What the textbooks don’t tell you about… Hyperprolificacy – defusing the ticking time-bomb, part II

30-12-2010 | |
What the textbooks don’t tell you about… Hyperprolificacy – defusing the ticking time-bomb, part II

By John Gadd

Continuing the military analogy of last month’s column, where I described the first trigger to be defused in helping the modern hyperprolific gilts to raise a numerous and heavy first litter, we now come to what is often found in such devices – the second trigger to catch the unwary – the hidden booby trap. This does catch a lot of producers unawares. This is the short productive life which results from inadequate management and feeding of the gilt to first service. There are two parts to this nasty device lying in wait for the producer…

  1. The first one is to locate the trigger device in the time-bomb. Too many people just do not fully appreciate how damaging a short productive life is to the bottom line… From my travels around the world over the past five years the average number of parities completed is 3.6. The modern hyperprolific sow should reach 6.0. Look at many industry and veterinary surveys and you will discover more or less the same low figure. Not only does this shortfall need 22% more capital for frequent replacements, but more serious is the lack of 45% potential income per sow from those finishing pigs which are never produced. All from enforced culls mainly due to poor reproductive performance.
  2. The second part needing defusing is for the producer to avoid ending up with a herd which is needlessly young – young from the point of immunity, see Figure 1. The breeding sow takes certainly two and in some cases three parities for her immune system to become fully operational – to coin another military term. Premature replacement must result in a herd which is more prone to disease. I strongly suspect that PRRS could be linked to this. I notice from my travels in North America where they are in a hurry to get gilts served (in my opinion far too soon) that PRRS is still a major problem to them. Please – 240 days of age is minimal and, according to 2009 research by JSR, most performance-effective as well. So how do we defuse this booby trap? By using two vital tools: time and space.

After three to four days quarantine well away from the herd, provide a sufficiently long induction or acclimatisation period. Just as important, this comprises two weeks challenge period followed by a four weeks fortification period – six weeks if PRRS is about. A gilt pool is the place to use.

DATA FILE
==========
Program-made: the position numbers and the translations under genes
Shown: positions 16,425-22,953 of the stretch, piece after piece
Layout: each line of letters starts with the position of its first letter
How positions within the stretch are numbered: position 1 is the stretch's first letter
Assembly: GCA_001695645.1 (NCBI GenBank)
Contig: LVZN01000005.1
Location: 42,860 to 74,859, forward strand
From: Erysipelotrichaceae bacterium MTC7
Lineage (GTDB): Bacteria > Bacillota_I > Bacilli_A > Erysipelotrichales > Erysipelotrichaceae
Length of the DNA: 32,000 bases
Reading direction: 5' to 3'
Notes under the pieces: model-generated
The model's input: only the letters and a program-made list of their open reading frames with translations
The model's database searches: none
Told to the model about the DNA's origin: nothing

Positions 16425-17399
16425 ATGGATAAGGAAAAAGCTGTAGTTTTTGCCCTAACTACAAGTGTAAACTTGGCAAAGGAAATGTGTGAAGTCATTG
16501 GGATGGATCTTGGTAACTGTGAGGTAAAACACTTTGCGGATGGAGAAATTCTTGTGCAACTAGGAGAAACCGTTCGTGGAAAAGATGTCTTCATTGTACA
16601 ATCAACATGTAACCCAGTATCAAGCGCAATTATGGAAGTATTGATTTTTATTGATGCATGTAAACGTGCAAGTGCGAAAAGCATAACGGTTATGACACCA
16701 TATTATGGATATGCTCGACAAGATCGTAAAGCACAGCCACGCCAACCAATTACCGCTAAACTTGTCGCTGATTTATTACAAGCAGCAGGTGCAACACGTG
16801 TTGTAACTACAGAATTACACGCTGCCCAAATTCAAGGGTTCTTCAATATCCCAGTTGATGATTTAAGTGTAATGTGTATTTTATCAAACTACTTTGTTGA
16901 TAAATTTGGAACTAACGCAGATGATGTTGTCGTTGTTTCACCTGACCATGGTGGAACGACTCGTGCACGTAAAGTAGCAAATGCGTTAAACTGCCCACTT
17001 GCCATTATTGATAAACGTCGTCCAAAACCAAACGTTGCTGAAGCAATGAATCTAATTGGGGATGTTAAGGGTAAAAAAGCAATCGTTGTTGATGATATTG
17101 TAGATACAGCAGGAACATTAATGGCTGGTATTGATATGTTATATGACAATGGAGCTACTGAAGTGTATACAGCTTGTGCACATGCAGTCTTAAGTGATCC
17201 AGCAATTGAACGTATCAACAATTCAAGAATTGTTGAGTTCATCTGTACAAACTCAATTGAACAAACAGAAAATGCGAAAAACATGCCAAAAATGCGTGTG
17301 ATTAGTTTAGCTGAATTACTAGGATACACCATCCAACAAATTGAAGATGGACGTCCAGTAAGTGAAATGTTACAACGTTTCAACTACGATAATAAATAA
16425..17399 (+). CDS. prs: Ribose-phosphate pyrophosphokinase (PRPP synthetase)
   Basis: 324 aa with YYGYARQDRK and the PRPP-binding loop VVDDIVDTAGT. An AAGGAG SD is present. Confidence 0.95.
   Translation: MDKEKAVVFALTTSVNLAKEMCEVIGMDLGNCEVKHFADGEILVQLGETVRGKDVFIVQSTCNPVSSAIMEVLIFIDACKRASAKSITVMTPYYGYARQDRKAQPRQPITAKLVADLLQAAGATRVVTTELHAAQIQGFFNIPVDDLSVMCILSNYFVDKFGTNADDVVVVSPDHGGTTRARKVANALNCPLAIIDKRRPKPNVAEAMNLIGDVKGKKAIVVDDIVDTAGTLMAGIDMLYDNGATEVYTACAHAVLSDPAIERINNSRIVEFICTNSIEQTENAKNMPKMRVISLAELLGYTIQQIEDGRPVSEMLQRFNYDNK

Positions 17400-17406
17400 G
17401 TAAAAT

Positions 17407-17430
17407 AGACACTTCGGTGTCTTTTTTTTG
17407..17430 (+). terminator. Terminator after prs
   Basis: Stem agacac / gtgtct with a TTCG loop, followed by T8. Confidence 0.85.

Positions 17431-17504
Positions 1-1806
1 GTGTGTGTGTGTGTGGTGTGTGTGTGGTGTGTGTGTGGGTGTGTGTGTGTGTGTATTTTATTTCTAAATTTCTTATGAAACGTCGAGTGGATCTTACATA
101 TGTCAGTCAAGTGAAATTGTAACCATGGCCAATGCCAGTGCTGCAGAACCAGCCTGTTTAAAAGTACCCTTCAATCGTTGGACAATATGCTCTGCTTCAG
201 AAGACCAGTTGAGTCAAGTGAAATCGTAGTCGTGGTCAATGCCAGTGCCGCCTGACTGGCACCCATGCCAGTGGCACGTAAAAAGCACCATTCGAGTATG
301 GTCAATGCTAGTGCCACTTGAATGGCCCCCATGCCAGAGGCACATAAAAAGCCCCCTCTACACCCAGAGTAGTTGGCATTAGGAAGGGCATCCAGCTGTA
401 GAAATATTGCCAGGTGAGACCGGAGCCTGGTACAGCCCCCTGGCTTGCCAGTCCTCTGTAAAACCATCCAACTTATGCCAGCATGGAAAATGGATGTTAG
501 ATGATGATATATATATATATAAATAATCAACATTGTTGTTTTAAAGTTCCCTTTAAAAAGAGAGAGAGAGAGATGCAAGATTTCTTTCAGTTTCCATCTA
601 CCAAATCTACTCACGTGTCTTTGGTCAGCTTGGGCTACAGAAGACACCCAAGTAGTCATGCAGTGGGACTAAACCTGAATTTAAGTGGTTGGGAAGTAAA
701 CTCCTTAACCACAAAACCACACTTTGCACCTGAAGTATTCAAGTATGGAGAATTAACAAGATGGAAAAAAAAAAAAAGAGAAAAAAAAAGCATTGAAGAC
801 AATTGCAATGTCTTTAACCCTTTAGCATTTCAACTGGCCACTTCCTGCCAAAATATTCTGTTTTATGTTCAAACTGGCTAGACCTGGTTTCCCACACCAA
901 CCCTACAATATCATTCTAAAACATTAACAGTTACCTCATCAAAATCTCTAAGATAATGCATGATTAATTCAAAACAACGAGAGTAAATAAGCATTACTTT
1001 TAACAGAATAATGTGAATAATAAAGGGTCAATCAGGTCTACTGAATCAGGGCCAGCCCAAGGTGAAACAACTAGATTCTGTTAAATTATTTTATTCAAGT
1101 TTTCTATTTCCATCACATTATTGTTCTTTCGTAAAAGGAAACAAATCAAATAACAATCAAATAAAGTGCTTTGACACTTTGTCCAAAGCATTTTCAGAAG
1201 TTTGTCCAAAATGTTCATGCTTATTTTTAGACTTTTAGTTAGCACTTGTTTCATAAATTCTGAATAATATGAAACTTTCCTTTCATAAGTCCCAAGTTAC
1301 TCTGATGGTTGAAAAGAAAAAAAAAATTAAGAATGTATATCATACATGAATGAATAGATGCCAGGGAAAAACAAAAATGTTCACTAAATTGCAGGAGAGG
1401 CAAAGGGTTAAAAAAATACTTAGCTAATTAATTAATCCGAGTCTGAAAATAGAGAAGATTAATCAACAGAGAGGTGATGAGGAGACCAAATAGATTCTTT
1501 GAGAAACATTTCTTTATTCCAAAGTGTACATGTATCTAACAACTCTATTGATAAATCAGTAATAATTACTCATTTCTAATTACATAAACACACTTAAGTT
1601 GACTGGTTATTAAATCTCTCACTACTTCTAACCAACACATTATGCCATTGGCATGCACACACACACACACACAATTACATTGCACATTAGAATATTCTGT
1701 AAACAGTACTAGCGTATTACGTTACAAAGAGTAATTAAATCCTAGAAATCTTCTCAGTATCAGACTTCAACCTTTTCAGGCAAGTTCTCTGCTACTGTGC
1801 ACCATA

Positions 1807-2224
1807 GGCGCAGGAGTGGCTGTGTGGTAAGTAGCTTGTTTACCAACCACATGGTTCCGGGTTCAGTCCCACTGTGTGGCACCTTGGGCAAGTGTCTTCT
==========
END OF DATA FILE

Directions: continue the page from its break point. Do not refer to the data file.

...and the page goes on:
The challenge period must be planned and kept up-to-date with your herd’s disease profile by a pig specialist veterinarian who knows the regular tests needed to keep abreast of changes on your farm, in your locality and who liaises with your supplier’s farm. He can suggest natural measures – such as fenceline contact, intensity and duration – as well as vaccination back-up. Too many producers I visit do this themselves with no recourse to testing and tend to stick to one routine that they think is a well-tried system.
  The fortification period is a period of rest and comfort with no challenges made. The gilts are left in peace – quiet, comfortable and contented. This is where the time element is allowed to work. The booby trap will be triggered if the breeder is impatient. Yes, it will cost more but the payback is far greater.

Why space? I suggest that gilts are housed far too close together. Sexual excitement before oestrus with planned stimulation and encouragement of ovulation through flushing (feeding) are all to the good, but are too often confused with stress. The former encourages and manages reproductive hormones while stress does the opposite – different hormones are involved which antagonise/ neutralise the beneficial ones. As well as fear (aggression), remember that stress is also anxiety and worry and is just as damaging.
  So you must not overstock and even go further – allow enough ‘fleeing space’. I suggest 3 m2/ gilt is minimal with the pens as near square as can be accommodated. Long, narrow pens need more space as they make fleeing more difficult. Bedding (straw) gives a feeling of contentment and is better than hard standing except in hot climates and summers. So…

  • Don’t be caught out by the short herd-life booby trap.
  • Recognise it as a legacy of hyperprolificacy
  • Have the right tools and skill to defuse it before it blasts your potential profits to pieces.
John Gadd Topic: Pig Management